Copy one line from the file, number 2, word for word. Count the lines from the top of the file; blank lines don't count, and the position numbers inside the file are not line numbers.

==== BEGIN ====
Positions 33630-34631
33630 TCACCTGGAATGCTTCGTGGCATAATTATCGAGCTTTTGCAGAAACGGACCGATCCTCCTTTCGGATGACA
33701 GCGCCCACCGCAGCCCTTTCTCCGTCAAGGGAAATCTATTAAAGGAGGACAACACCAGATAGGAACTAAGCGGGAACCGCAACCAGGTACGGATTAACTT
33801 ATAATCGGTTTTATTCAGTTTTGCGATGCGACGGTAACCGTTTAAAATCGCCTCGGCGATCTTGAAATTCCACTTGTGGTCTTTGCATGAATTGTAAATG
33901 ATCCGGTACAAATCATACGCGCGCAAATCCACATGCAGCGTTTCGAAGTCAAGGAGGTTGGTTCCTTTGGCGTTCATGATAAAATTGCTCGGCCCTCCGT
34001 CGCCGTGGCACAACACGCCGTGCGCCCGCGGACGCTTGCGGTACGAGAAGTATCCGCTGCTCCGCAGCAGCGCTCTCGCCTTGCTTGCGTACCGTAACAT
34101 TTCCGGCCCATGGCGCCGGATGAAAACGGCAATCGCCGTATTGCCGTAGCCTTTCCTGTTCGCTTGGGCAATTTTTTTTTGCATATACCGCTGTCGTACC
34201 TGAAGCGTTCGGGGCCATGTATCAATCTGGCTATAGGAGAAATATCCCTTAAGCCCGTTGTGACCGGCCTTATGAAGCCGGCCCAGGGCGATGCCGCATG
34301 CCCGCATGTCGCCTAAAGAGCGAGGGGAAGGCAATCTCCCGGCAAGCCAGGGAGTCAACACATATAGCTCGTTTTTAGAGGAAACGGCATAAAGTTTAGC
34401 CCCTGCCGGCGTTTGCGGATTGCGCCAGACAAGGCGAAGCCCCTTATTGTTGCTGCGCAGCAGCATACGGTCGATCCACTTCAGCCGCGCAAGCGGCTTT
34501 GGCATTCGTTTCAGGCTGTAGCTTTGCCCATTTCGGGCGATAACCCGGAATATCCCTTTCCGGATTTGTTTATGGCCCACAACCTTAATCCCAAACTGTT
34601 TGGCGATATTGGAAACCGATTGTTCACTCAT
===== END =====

33630 TCACCTGGAATGCTTCGTGGCATAATTATCGAGCTTTTGCAGAAACGGACCGATCCTCCTTTCGGATGACA